Sweets and sweet flavors are a part of our North American culture, and as such can be healthy for us if we are wise about our choices and enjoy them in moderation. Sweets have a chemical effect on our brain causing the brain to release serotonin, our body’s “feel good” chemical. White sugar, high fructose corn syrup (HFCS) and chemical sweeteners can be harmful for us. There are a few sweeteners found in nature that are much less harmful, especially if they have been minimally processed. Using small quantities of natural sweeteners may also help reduce cravings for sugary foods.
The three natural sweeteners that I will explore are:
- Raw honey
- Maple syrup
Stevia: (brand names Truvia and Purevia)
- Comes from the shrub stevia rebaudiana, and has been used in South America for centuries
- The leaves are processed to isolate the sweet components
- Can leave a bitter after-taste
- Past research in the USA did not find any adverse effects on the body
- A little goes a long way because it is 200 to 300 times sweeter than sugar
- Can be used in cooking and baking in place of white sugar – although recipes would have to be adjusted because it is very concentrated
- Nutritional profile (in its processed form):
- Has no calories
- Has no effect on blood sugar levels, as it is extremely low glycemic – which makes it safe for diabetics to use and does not cause weight gain
- Provides antioxidants, vitamins and minerals
- Is also sold as a nutritional supplement
Raw Honey: (not pasteurized honey)
- One of the oldest natural sweeteners
- Is approximately 1.5 times sweeter than white sugar, so less is needed when substituting for sugar
- Can be light or dark in color and vary in flavor depending on the plant source (ie: clover, alfalfa, etc)
- Is considered an ethical and environmentally friendly sweetener
- According to David Wolfe – it is not a good choice of sweetener for anyone who has blood sugar disorders, candida or cancer.
- Nutritional and therapeutic profile of raw, unprocessed honey:
- Contains antioxidants, enzymes, probiotics and minerals
- Helps digestion as it has antibacterial properties
- Helps absorb calcium
- Does not spoil or go bad
- Is a natural antiseptic – it can absorb moisture around wounds preventing bacterial growth
- Is made from the sap of the sugar maple tree. The tree is “tapped” which allows the sap to flow freely; the sap is then boiled to evaporate the water = maple syrup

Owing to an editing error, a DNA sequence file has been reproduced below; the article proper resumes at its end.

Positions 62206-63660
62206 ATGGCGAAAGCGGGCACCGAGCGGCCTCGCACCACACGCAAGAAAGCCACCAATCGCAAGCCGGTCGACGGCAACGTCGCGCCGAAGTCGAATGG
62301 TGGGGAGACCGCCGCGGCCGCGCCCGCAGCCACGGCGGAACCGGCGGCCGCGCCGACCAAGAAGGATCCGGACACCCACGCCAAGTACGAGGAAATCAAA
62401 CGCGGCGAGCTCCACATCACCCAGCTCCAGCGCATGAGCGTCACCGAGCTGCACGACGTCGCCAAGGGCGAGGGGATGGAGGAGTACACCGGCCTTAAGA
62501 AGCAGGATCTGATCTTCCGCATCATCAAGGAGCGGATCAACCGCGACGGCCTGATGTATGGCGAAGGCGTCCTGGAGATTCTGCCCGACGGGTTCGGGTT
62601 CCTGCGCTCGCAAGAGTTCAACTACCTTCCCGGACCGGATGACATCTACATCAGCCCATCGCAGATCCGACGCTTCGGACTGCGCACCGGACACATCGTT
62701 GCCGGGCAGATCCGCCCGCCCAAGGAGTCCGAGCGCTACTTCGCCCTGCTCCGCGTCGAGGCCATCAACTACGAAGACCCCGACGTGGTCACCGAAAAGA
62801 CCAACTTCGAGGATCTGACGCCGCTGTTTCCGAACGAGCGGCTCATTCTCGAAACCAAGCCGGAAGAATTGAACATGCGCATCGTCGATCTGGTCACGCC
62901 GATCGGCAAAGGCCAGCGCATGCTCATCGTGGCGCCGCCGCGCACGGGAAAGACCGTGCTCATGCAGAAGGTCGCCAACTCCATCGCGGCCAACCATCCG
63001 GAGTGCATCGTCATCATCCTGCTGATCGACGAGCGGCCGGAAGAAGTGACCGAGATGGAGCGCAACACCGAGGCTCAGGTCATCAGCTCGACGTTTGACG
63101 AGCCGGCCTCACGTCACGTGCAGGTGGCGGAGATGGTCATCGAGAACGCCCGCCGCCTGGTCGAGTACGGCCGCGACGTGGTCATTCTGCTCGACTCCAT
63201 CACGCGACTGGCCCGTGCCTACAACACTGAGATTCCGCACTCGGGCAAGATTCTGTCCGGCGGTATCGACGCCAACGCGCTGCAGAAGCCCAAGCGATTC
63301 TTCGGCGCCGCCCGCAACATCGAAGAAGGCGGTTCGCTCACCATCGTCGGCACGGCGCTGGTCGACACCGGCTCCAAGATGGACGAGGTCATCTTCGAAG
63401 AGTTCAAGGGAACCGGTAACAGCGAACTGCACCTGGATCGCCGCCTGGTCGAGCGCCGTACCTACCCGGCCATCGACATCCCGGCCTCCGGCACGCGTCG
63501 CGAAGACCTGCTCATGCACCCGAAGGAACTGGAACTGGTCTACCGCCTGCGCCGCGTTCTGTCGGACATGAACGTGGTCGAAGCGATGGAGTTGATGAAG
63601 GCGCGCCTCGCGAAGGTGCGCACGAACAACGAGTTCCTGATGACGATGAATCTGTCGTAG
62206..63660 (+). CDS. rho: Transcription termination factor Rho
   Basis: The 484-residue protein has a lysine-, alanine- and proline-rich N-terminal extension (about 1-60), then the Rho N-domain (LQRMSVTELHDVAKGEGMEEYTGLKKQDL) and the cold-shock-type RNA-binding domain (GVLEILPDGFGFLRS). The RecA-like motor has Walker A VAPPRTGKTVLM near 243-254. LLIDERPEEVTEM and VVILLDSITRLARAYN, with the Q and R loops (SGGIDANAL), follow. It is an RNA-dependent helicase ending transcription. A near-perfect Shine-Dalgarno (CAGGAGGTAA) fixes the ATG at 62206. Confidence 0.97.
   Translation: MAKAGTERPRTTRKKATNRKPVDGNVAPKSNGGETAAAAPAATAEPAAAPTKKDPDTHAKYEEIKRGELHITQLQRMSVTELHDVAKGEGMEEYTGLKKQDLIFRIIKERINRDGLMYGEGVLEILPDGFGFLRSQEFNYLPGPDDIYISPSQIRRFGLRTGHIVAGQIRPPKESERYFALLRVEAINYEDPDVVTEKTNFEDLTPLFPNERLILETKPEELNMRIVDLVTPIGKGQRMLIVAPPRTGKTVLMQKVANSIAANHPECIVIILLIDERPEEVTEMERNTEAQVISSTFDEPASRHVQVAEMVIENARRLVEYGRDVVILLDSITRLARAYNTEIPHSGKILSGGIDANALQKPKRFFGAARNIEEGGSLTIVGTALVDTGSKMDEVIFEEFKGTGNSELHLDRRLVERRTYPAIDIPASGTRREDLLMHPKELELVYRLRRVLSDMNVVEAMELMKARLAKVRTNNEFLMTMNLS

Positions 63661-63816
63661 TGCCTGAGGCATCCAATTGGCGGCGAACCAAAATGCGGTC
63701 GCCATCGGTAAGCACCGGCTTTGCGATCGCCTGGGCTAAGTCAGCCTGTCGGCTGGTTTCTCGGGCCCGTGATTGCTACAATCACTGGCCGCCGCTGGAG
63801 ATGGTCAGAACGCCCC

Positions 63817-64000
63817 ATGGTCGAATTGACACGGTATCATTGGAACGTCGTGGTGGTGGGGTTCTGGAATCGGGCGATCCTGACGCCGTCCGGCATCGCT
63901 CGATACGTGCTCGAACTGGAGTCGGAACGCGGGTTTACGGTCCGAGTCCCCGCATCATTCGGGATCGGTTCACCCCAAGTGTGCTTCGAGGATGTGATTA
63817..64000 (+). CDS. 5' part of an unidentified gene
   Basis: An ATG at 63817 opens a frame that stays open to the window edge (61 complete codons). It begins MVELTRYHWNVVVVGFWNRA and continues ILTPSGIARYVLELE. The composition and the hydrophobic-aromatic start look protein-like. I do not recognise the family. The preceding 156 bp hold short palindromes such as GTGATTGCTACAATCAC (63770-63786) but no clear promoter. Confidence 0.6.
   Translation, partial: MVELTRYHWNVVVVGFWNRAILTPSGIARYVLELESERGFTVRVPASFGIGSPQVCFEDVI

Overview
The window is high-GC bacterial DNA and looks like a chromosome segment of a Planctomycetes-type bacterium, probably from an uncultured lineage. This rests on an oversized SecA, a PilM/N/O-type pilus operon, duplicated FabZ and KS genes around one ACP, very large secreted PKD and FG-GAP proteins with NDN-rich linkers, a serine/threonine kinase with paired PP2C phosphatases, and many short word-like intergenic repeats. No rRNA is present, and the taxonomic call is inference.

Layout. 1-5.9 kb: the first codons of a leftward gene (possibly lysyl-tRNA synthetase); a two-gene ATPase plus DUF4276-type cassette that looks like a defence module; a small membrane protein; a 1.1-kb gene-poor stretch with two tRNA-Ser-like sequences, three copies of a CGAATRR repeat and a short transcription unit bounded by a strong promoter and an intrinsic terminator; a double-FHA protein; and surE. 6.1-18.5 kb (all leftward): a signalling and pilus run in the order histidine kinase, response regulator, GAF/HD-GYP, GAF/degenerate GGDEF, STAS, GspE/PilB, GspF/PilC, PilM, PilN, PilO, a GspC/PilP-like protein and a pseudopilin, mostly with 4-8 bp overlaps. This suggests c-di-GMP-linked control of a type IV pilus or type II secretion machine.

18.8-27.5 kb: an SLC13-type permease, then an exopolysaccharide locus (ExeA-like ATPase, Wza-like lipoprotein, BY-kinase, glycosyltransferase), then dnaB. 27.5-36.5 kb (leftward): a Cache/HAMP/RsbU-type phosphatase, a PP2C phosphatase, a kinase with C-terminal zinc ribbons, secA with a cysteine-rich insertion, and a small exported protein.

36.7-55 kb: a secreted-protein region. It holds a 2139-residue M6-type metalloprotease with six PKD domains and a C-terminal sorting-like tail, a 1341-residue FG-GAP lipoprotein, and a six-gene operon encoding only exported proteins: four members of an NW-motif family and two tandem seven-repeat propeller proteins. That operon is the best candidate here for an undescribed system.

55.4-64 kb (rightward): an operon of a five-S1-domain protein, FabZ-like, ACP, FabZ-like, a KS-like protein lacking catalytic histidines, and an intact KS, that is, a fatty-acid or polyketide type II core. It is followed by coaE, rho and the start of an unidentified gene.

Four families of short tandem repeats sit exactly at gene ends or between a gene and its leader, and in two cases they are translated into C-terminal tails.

- Has a 60% sugar content
- Is about as sweet as white sugar, and can be used in cooking and baking (but other liquids in the recipe would likely need to be reduced).
- Nutritional profile:
- Contains 2 main minerals (manganese & zinc) plus several other minerals (calcium, chromium, iron, magnesium, phosphorus, potassium, sodium)
- Manganese is an essential co-factor in enzymes needed for our body’s energy and is an antioxidant (fights free radicals)
- Zinc is also an antioxidant and is good for heart health because it helps prevent damage to the inner lining of blood vessels (caused by oxidized LDL bad cholesterol).
A high intake of sweeteners and/or sugar, no matter what the source – is not healthy for us. While stevia, raw honey and maple syrup are all considered to be “safe” natural sweeteners – it is important to note that all of them are still forms of sweeteners or sugar, and have an impact on our body, either by feeding our sugar craving or causing excess insulin production. Likely the healthiest approach to any sweetener would be to use a minimal amount, and have a goal of “kicking” the sugar craving or carb craving that so many of us have developed over the years. This would go a long way to helping us avoid the many common chronic illnesses that are associated with a high sugar intake, such as obesity, diabetes, heart and stroke issues, high LDL cholesterol, high blood pressure, inflammation, etc.
Are you wanting to permanently “kick” the carb/sugar craving – but not sure where to start? I can help! Contact me,
Superfoods by David Wolfe
University of California, Berkley Wellness Letter – May 2013
Copyright © 2013 Cathy Ormon – All Rights Reserved